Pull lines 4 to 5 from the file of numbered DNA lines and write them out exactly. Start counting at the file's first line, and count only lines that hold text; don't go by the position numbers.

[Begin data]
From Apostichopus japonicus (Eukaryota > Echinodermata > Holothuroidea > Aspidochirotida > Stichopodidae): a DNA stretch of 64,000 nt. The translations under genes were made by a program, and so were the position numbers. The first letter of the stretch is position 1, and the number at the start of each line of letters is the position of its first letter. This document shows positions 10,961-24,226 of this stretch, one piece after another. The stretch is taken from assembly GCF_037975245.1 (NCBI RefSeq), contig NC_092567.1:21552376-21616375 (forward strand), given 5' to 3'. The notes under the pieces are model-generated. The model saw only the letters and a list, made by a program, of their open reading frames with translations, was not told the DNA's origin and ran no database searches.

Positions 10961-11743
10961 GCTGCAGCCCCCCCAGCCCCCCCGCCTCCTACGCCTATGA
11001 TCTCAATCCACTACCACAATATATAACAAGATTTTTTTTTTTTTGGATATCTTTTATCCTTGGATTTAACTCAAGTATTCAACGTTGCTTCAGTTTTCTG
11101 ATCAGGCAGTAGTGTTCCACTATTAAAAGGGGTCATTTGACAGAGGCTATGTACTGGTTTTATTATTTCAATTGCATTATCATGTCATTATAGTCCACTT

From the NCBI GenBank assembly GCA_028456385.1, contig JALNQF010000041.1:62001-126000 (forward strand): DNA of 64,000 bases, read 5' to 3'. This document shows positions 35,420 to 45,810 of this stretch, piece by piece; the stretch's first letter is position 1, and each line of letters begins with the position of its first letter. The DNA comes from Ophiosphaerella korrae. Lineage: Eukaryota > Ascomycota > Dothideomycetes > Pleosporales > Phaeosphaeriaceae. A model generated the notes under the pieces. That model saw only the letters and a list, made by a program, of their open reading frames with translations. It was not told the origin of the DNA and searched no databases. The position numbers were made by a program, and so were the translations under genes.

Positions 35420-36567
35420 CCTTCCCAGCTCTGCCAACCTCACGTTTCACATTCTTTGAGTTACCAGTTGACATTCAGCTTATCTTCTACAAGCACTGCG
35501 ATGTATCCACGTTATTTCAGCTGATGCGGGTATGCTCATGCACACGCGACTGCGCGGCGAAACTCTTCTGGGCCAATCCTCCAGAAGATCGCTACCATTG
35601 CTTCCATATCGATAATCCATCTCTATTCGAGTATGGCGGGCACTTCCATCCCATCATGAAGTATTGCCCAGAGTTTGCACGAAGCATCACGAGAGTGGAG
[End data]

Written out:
11001 TCTCAATCCACTACCACAATATATAACAAGATTTTTTTTTTTTTGGATATCTTTTATCCTTGGATTTAACTCAAGTATTCAACGTTGCTTCAGTTTTCTG
11101 ATCAGGCAGTAGTGTTCCACTATTAAAAGGGGTCATTTGACAGAGGCTATGTACTGGTTTTATTATTTCAATTGCATTATCATGTCATTATAGTCCACTT